Now that the real estate investment world is back to a somewhat more
healthy, normalized environment, the idea of investing in and through emerging managers has
been resurrected. Just who are these emerging managers and why the renewed interest?
PREA gathered a Roundtable of leaders to discuss the many aspects of this topic.
Leary: I’d like to start by getting from each of
you a concise definition of emerging manager. I
have found that definitions vary from firm to
firm and fund to fund, so much of what follows
in my questions is based on what people think
an emerging manager is. Let’s start with Diego:
What is an emerging manager at CalPERS?
or operators who have less than $1 billion in equity
capital under management, have been in the business
of real estate investing for 12 years or less, and have
not raised more than three institutional funds.
Carrillo: CalPERS Real Estate defines an emerging
manager as an investment management firm with
less than $1 billion of assets under management,
and it is limited to first, second, or third commingled funds and/or separate account investment strategy.
Weidner: Franklin Templeton typically defines
emerging managers as those that have limited institutional experience and a strong desire to provide institutional quality. The best definition, as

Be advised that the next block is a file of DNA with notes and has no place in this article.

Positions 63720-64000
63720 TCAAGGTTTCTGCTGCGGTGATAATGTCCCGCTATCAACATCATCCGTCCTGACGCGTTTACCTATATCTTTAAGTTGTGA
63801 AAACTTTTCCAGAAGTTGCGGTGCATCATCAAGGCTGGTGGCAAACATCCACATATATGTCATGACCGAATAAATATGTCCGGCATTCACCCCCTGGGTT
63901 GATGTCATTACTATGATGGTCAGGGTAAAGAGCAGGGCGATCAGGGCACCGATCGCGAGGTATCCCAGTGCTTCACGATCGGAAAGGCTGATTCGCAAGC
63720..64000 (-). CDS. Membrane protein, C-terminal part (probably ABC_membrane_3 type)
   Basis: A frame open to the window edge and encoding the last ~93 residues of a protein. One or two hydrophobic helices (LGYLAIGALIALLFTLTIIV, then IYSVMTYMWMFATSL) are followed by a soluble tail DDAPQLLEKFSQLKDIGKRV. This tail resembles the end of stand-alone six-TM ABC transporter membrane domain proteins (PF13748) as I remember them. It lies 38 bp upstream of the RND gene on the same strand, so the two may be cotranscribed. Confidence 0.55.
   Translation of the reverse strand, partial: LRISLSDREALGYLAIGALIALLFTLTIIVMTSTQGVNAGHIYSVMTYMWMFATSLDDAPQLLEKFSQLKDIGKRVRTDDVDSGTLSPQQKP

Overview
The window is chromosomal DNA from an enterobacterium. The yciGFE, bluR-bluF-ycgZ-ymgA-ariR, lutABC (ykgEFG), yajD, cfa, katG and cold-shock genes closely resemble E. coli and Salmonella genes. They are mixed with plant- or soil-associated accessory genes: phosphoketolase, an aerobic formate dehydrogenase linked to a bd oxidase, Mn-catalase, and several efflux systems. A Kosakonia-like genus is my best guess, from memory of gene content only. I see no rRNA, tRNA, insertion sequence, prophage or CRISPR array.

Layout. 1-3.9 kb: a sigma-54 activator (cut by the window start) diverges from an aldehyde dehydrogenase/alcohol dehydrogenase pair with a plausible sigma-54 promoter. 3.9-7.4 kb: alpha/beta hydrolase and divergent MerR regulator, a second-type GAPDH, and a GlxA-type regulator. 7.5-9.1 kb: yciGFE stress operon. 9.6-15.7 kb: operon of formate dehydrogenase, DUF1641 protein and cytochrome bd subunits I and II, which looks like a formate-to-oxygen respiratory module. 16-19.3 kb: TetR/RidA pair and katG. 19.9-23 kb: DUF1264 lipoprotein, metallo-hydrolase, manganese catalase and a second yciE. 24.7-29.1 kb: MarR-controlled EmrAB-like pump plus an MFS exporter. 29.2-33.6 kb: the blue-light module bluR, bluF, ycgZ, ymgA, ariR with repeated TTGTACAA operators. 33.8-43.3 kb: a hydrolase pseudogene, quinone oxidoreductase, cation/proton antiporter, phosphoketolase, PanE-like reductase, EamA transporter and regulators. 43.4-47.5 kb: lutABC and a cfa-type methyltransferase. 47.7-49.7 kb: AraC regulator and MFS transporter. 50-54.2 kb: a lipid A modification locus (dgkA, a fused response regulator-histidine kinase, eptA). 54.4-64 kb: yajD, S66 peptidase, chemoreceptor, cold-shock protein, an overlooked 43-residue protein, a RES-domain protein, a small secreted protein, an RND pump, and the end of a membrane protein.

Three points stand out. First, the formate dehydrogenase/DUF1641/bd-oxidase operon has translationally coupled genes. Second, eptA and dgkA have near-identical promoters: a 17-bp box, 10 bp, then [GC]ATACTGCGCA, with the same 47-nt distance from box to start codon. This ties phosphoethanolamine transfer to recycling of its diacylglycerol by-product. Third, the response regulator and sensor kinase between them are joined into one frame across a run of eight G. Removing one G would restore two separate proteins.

Marjorie suggested, is first, second, or third institutional fund-raise and a small size; typically, $750
million is a good starting point.
Leary: Does that mean you have different definitions
for emerging managers in different asset classes?
Carrillo: Yes, each asset class has its own definition
of an emerging manager.
Leary: Emerging managers seem to be getting
renewed focus, the topic of a lot of conversation
in the past couple of years. Is there evidence that
emerging managers produce better results?
Leary: Claudia, you are next.
Faust: Hawkeye defines an emerging manager as a firm
that does not manage institutional capital on a direct
and perhaps discretionary basis. This could be a lift
out from an opportunity fund or a financial services
firm or an operator/developer that traditionally invests
capital from investment advisors to pension funds.
Tsang: I wouldn’t say that it is necessarily a renewed
focus; this has been discussed for a great number of
years. It has just been implemented of late. Maybe
four plus years ago, PREA supported the formation
of a working group to discuss emerging managers.
But to get to your point, Ted, obviously the goal is
to get good returns and to find the managers that
will be able to produce the profits that the pension
funds seek in an era when there is a lot of competition. That is getting a lot of attention right now.
to do better
was that by
the time those
Leary: Marc, you sponsored a paper that showed
that first-time managers tend to do better than
more established funds. What was interesting
was that by the time those managers got to their
second, third, and fourth funds, they started to
Tsang: Emerging managers for the real estate commingled fund program would be managers that are
raising funds under $750 million and have not invested beyond Fund III. For our vehicle for real estate
joint venture operators, the definition is managers